The Sydney Herald, Thu 17 Nov 1836
SUPREME COURT.—Criminal Side.
Monday, November 14.—Before the Chief Justice [Sir Francis Forbes] and Mr Justice Kinchela.
Upon their Honors taking their seats this morning, the Chief Justice informed the forty-eight jurymen that had been summoned, that their services were not required as their were no more cases to be tried this session.
The Attorney General was happy to inform the Court that the business of the present criminal session was done. All the cases were tried except one, and that depended entirely upon medical evidence; and as the medical gentleman’s opinion was that death had not been caused by the injuries inflicted by the prisoner, it had not been thought necessary to place him on his trial. He congratulated the Court upon the shortness of the time they had been sitting, and on the lightness of the calendar; during the time the Court had been sitting it had always risen early, and instead of eleven or twelve o’clock at night as had sometimes been the case, the Court had never sat after five o’clock.
The Chief Justice—I sat two or three days.
The Attorney General was not aware of that. It must have been while he was in the other side of the Court. There was also the very gratifying circumstance that there had not been a single conviction for highway robbery. He had been in the colony five years, and this was the first session such a circumstance had occurred.
The Chief Justice had been in the colony eight years and did not recollect such a circumstance. The present might be termed a maiden session for highway robbery.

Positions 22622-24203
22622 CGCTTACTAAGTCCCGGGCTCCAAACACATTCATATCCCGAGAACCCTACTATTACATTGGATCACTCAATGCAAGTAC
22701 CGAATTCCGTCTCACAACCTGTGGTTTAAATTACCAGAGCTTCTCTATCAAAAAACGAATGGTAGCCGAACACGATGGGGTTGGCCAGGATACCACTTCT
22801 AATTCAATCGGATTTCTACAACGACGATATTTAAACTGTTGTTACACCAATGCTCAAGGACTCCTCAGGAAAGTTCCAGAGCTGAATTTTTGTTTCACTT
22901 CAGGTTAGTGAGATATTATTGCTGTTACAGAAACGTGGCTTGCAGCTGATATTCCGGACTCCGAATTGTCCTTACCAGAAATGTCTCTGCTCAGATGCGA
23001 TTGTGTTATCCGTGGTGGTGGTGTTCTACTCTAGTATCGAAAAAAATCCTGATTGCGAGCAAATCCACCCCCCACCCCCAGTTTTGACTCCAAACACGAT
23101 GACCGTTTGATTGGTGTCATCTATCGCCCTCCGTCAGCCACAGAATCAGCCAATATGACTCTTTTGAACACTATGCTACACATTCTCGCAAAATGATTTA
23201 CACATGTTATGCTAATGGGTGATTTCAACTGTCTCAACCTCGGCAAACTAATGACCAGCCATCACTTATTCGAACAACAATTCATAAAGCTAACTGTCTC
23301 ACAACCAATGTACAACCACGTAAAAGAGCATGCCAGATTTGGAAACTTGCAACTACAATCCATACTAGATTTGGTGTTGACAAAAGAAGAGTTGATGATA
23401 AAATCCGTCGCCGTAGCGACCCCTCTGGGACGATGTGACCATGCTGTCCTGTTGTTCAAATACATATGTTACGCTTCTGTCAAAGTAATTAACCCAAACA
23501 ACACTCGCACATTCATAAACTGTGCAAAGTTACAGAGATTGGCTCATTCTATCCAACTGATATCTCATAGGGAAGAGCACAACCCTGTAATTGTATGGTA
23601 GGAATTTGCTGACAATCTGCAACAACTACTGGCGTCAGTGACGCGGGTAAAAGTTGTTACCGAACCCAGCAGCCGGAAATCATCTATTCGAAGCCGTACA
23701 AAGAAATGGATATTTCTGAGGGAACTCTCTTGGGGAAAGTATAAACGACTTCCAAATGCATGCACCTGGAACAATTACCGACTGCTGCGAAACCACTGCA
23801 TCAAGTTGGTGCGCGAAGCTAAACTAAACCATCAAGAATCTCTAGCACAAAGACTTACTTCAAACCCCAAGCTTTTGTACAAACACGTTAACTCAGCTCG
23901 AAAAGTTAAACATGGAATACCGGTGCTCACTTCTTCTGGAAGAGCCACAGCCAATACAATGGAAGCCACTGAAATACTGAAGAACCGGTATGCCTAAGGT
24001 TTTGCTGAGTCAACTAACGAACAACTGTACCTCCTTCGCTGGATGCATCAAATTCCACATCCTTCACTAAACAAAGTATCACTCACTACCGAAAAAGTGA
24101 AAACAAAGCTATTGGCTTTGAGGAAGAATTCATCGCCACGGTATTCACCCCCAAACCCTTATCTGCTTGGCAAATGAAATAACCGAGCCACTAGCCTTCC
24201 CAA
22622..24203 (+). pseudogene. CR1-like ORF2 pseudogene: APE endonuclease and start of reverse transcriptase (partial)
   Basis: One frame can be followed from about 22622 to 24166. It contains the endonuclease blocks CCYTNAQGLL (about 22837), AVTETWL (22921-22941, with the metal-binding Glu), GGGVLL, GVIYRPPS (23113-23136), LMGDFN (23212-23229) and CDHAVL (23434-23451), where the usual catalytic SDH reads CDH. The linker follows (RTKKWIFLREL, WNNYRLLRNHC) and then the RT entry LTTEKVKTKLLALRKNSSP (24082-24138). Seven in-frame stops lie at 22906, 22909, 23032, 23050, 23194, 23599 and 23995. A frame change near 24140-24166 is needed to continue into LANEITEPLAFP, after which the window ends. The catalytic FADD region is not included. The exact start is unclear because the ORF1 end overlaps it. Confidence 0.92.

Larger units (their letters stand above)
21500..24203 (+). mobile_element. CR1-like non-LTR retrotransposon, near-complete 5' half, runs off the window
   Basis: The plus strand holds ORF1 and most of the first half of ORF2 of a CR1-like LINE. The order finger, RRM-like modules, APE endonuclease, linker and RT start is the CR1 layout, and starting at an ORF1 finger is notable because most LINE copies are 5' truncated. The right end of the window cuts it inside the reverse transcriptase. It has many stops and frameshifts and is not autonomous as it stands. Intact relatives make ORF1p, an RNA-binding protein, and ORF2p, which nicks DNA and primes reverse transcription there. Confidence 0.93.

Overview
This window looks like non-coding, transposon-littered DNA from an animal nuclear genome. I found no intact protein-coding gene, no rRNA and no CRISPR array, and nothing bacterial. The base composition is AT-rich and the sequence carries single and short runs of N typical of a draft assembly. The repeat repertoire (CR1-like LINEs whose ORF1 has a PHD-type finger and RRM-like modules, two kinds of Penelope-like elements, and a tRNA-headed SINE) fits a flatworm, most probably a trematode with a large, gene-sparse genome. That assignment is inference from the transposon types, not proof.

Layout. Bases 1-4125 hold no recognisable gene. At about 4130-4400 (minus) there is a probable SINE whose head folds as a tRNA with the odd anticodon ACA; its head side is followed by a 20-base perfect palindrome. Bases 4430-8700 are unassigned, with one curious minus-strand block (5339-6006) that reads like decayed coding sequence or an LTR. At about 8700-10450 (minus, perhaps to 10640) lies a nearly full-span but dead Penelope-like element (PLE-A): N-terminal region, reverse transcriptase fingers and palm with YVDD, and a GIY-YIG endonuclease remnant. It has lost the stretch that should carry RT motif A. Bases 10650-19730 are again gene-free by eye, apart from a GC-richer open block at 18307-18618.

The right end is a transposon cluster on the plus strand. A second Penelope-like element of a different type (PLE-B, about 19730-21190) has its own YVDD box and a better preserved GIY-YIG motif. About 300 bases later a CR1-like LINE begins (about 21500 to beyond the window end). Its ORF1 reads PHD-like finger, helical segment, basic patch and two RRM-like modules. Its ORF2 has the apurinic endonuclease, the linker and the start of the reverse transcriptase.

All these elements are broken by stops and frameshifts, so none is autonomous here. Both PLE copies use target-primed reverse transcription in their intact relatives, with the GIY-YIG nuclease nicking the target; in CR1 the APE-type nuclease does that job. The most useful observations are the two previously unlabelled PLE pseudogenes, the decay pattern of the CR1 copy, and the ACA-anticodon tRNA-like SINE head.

The Attorney General did not know whether it should be attributed to the superior discipline of the Police, but it was very gratifying. The activity of the magistrates to whose co-operation he was so much indebted, was one of the reasons to which he attributed it. He was now ready to account for the whole of the prisoners in the calendar; the first case not tried was a man for harbouring a bushranger, he would be sent to the Magistrates to be dealt with summarily; George England was to be discharged on his own recognizance; the constable who was to be tried for allowing a prisoner to escape, had been detained in order that the prisoner, who had been retaken, might be tried, as on the event of the trial depended whether the constable was to be indicted for a felony or a misdemeanour; Williams for an assault at sea, must remain until a colonial sentence he was now serving had expired; William Wright, Joseph Lister, Thomas Hartley, and Andrew Gillies, were to be remanded to the next sessions, in consequence of the Crown not having been able to procure witnesses; the trials of Robert Beavor and James Moore had been postponed at their own request. In consequence of the illness of Mr Garling, Mr Fisher had been obliged to proceed to Parramatta to prosecute at the Quarter Sessions, and in his hurry he had taken the calendars which the Sheriff had furnished of the prisoners confined in the country gaols, and although he (the Attorney General) had some memoranda made on them, he was unable to give such a full explanation as he could have wished. There were prisoners confined in one or two of the country gaols of whom he knew nothing, not having received any depositions. There were two or three from Invermein, and he had spoken to Mr Little, one of the Invermein Magistrates, who knew nothing about it, but had promised to enquire into it. Several prisoners had thus been detained in Newcastle Gaol too long, and he had written to the magistrates to furnish him with copies of the depositions, if the originals were not forthcoming. The distance of Invermein had prevented his receiving an answer at present, but if he was not furnished with such information as would enable him to place an indictment on the files of the Court, he would direct the Sheriff to discharge them. In Parramatta Gaol there were one or two prisoners who had been confined too long, but they were to be tried before the Court of Quarter Sessions which had then assembled. There was one prisoner in Bathurst Gaol for whom he could not account, and he had written to the Magistrates on the subject, but had not yet received an answer, but it was probable that before he had written his circulars to the Magistrates on the subject, the depositions had been forwarded to the Clerk of the Peace who might be able to give an explanation. In the present sessions fifty-nine cases, or eighty prisoners, had been tried, and there had been forty-five convictions. The convictions had been for murder, two; manslaughter, nine; unnatural offence, two; rape, one; forgery, one; burglary, three; larceny, twelve; breaking and entering a store, one; stealing in a dwelling house, one; receiving stolen property, one; and cattle stealing, six. When their Honors recollected the number of convictions for cattle-stealing which had formerly taken place, it was certainly a subject of congratulation that that crime was now diminishing. Persons had given up the trade of cattle stealing now that they saw the certainty of being found out, and that nothing could prevent their being transported for life in case of their being convicted. The Cattle Associations had ably assisted the Magistrates in the suppression of cattle-stealing, a crime which he hoped he might say had been put down.